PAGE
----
MELBOURNE, AUSTRALIA - JANUARY 23: Eric Butorac of the United States and Raven Klaasen of South Africa talk tactics in their semifinal doubles match against Daniel Nestor of Canada and Nenad Zimonjic of Serbia during day 11 of the 2014 Australian Open at Melbourne Park on January 23, 2014 in Melbourne, Australia. (Photo by Michael Dodge/Getty Images)

Johannesburg – ‘Rocket Man” Raven Klaasen and his American partner Eric Butorac may have a coveted first Grand Slam title in the bag once the men’s doubles is concluded some time after midday (SA time) in the Australian Open in Melbourne.

But in the meantime the nippy 31-year-old South African express is savouring the moment he and Butorac completed a whirlwind 64-minute 6-2, 6-4 demolition of eighth seeds Daniel Nestor (Canada) and Nenad Zimonjic (Serbia) in Thursday’s semi-finals in the coveted Rod Laver Arena at Melbourne Park.

It was the fourth win over seeded pairs posted by the unseeded South African/US duo on the road to the final, with their most celebrated victory being the sensational 7-6 (9), 6-4 ousting of the No1s, and the world’s top-ranked team of American brothers Bob and Mike Bryan, in round three.

“That win was great but today we played our best tennis,” said the quicksilver Klaasen, whose astonishing speed around the court has been a key right throughout their successful run in the year’s opening Grand Slam.

“Nestor and Zimonjic are incredibly experienced with something like 130 ATP titles between them but we were quick out of the blocks and kept our foot on the gas. We knew with their experience if we didn’t keep the pressure on, they’d come back at us because they both know how to win doubles matches. But we played really well, really clean tennis and didn’t give them a look-in,” ‘Rocket Man’ told SA media in a conference call on Thursday.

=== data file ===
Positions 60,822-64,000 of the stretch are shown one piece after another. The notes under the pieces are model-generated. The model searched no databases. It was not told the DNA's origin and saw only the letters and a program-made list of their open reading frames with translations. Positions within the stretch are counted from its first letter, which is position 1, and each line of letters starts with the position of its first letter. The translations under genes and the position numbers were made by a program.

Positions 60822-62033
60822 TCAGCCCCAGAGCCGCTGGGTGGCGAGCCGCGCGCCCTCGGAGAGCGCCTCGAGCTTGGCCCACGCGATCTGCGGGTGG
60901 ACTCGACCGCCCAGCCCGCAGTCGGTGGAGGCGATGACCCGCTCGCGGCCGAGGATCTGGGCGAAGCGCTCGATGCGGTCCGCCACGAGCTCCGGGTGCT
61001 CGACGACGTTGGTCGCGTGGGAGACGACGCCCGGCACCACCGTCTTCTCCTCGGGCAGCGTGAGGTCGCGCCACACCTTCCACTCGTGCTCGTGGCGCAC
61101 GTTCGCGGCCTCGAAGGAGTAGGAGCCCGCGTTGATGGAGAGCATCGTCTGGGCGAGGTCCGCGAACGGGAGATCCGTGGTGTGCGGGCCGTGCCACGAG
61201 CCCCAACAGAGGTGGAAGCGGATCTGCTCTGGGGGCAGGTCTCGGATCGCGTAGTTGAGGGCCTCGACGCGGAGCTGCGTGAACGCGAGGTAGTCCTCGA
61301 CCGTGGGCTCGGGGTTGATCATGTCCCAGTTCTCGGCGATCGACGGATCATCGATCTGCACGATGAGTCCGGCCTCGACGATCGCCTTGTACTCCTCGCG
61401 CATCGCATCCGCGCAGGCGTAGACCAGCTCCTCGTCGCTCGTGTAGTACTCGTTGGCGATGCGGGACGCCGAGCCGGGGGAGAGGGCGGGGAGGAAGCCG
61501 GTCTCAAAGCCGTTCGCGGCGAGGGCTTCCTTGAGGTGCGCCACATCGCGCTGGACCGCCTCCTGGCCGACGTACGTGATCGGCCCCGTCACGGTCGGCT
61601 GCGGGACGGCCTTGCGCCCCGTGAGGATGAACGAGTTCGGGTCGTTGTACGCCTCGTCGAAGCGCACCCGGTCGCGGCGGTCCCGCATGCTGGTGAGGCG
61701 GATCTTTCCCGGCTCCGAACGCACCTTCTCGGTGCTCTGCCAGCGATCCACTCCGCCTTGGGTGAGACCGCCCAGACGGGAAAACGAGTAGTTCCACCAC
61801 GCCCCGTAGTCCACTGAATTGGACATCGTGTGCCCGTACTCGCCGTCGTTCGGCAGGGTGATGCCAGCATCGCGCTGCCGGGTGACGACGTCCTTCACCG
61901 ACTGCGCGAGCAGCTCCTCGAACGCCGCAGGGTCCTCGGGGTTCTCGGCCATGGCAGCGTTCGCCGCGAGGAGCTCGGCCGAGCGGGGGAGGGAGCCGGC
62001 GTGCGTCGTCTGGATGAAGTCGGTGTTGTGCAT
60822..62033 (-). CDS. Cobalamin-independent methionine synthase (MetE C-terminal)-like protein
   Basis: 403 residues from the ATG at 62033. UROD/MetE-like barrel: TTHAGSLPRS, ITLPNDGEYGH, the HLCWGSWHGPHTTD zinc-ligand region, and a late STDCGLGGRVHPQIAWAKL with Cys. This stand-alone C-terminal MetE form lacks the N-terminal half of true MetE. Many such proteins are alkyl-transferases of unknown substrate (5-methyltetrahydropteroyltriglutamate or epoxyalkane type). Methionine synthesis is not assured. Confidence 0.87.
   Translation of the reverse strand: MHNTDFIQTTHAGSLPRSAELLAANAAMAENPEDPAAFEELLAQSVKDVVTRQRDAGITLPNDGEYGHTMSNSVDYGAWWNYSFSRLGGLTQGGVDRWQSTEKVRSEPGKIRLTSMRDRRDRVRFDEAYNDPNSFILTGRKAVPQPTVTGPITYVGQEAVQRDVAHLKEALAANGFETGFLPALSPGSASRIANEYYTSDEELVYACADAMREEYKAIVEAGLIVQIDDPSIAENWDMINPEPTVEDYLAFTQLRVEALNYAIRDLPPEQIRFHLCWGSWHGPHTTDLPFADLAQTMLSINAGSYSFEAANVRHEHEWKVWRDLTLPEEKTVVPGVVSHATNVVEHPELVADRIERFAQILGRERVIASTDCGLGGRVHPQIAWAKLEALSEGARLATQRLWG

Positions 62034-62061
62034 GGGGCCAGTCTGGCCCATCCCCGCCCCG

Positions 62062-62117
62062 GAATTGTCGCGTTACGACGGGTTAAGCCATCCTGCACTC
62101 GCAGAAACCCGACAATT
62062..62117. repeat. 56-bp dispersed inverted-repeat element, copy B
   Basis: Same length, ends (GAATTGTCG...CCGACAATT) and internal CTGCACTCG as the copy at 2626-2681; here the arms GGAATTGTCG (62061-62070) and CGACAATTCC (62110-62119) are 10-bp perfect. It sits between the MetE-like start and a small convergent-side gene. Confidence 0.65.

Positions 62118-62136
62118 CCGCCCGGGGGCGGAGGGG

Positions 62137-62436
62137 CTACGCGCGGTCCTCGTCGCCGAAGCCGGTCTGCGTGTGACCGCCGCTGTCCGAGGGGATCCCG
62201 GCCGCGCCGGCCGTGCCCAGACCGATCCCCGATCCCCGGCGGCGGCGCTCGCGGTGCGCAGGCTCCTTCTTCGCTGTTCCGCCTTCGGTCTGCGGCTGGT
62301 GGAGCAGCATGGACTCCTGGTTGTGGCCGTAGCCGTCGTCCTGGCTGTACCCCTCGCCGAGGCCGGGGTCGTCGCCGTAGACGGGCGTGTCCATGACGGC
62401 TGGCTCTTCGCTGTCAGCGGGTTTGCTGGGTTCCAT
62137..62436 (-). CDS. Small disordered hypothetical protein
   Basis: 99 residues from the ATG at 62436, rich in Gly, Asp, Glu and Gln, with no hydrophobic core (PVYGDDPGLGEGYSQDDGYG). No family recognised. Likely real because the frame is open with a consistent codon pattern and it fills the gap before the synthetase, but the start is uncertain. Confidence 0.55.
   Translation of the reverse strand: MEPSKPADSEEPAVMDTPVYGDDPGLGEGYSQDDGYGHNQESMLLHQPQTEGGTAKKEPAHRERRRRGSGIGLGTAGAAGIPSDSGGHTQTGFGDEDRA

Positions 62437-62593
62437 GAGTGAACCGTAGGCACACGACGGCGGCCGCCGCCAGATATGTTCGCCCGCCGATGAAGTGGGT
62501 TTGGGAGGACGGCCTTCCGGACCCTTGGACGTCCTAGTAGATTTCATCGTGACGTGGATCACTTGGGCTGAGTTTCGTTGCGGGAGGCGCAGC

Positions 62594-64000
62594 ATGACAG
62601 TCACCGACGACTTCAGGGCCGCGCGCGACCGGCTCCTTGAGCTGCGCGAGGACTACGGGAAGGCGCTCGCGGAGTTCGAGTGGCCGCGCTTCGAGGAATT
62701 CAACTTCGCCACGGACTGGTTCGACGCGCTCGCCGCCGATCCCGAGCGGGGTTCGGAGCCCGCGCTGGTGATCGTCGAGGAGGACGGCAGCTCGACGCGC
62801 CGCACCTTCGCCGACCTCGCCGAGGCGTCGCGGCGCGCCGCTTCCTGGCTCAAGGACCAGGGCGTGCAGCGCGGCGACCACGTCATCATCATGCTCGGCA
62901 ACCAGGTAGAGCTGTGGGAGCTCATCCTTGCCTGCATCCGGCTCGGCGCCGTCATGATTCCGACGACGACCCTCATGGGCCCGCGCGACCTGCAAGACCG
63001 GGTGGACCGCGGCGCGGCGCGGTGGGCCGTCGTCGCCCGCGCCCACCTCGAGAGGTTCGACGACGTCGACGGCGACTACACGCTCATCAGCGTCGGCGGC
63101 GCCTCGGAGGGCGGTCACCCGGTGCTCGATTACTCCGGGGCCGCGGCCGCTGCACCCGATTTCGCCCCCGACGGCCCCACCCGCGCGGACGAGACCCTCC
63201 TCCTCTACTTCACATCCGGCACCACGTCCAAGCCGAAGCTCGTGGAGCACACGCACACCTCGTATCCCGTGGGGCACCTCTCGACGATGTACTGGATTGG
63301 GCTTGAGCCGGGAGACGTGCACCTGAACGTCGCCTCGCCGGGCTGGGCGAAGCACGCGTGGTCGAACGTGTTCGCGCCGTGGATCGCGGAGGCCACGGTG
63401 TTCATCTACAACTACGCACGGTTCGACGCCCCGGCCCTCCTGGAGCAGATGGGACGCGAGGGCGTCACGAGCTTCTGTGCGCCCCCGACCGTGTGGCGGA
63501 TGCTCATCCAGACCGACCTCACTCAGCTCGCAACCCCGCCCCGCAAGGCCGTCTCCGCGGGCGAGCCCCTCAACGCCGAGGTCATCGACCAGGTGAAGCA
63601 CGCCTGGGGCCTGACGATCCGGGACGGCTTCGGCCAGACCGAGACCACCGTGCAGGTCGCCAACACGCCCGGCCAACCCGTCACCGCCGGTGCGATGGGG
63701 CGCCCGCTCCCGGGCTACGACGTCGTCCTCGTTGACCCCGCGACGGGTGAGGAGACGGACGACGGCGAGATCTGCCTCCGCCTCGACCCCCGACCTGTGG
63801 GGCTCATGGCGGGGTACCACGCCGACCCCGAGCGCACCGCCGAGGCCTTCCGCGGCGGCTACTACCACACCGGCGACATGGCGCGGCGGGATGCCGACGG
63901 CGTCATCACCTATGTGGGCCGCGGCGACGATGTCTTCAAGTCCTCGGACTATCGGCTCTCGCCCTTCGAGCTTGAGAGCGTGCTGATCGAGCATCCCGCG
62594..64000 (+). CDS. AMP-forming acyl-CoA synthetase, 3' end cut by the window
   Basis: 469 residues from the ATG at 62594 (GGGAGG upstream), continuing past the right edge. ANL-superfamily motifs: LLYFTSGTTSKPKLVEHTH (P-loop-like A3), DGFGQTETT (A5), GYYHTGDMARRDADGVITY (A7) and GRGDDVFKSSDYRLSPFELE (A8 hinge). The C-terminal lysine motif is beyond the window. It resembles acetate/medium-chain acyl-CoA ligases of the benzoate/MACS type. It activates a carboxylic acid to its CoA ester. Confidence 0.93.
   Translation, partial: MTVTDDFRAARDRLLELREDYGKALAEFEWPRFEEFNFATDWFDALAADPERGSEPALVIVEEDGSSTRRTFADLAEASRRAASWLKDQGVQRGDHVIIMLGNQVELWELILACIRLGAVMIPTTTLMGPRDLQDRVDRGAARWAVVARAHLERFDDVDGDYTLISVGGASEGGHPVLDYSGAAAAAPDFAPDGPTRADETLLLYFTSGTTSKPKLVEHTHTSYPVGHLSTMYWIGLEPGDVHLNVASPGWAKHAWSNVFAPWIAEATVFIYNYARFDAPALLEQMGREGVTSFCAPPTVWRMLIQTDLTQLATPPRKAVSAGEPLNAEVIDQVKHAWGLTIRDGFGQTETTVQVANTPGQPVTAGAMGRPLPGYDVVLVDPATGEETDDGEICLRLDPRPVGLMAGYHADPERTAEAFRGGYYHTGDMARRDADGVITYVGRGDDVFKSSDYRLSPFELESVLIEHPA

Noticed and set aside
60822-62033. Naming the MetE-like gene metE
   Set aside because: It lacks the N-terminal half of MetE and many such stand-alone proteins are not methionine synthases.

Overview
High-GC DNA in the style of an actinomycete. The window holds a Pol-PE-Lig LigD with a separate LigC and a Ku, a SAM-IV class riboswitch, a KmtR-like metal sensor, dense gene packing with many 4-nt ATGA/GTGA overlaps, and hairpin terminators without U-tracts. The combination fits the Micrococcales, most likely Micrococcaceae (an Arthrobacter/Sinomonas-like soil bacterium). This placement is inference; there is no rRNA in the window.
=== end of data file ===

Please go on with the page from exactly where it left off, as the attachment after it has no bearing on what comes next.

Asked what he felt his own strengths have been in Australia, the South African doubles specialist said: “Look, I’m not the biggest guy on the ATP Tour but I’ve really worked hard on my speed and agility and reflex time and I guess I’ve got to the stage where I’m maybe just a little bit quicker to the ball than the next guy,” said the fleet-footed Klaasen.

“But as a pair our return of serve was really aggressive in the semis and when we both got to net, we formed a wall which they found almost impossible to get past.”

In the final, which will be played after the women’s singles final scheduled to begin at 10.30am SA time on Saturday, Klaasen and Butorac will come up against 14th seeds Lukasz Kubot of Poland and Sweden’s Robert Lindstedt who defeated Frenchmen Michel Llodra and Nicolas Mahut 6-4, 6-7 (12), 6-3 in the other semi-final.

“They (Kubot and Lindstedt) serve and return aggressively but we’ve worked out a strategy and we’ll be ready for them,” said Klaasen who, remarkably, is making only his first appearance at the Australian Open and his fifth Grand Slam overall.

The South African won his three career doubles title last year – at Nice and Metz with Johan Brunstrom, and Kuala Lumpur with Butorac.

“But getting to my first Grand Slam final has been a long, hard road for me,” Klaasen revealed.

“I’ve had some low points in my career and at one stage I was hardly making a cent out of the game and thinking about quitting. But about four or five years ago I began concentrating on doubles and working really hard. Now at 31 I’m still a fairly newcomer on the ATP Tour but, you know, I feel I now belong and I also feel I’ve still got a few good years ahead of me, and the dream has finally come true,” added the South African whose world doubles ranking was 45th going into the Australian Open, and is now projected to be inside the top 30.

Klaasen has played in eight Davis Cup ties for South Africa with a 5-4 win-loss record, and is in the team to take on Monaco in a Europe/Africa Zone Group II first round tie at Irene Country Club in Pretoria next weekend.

The Star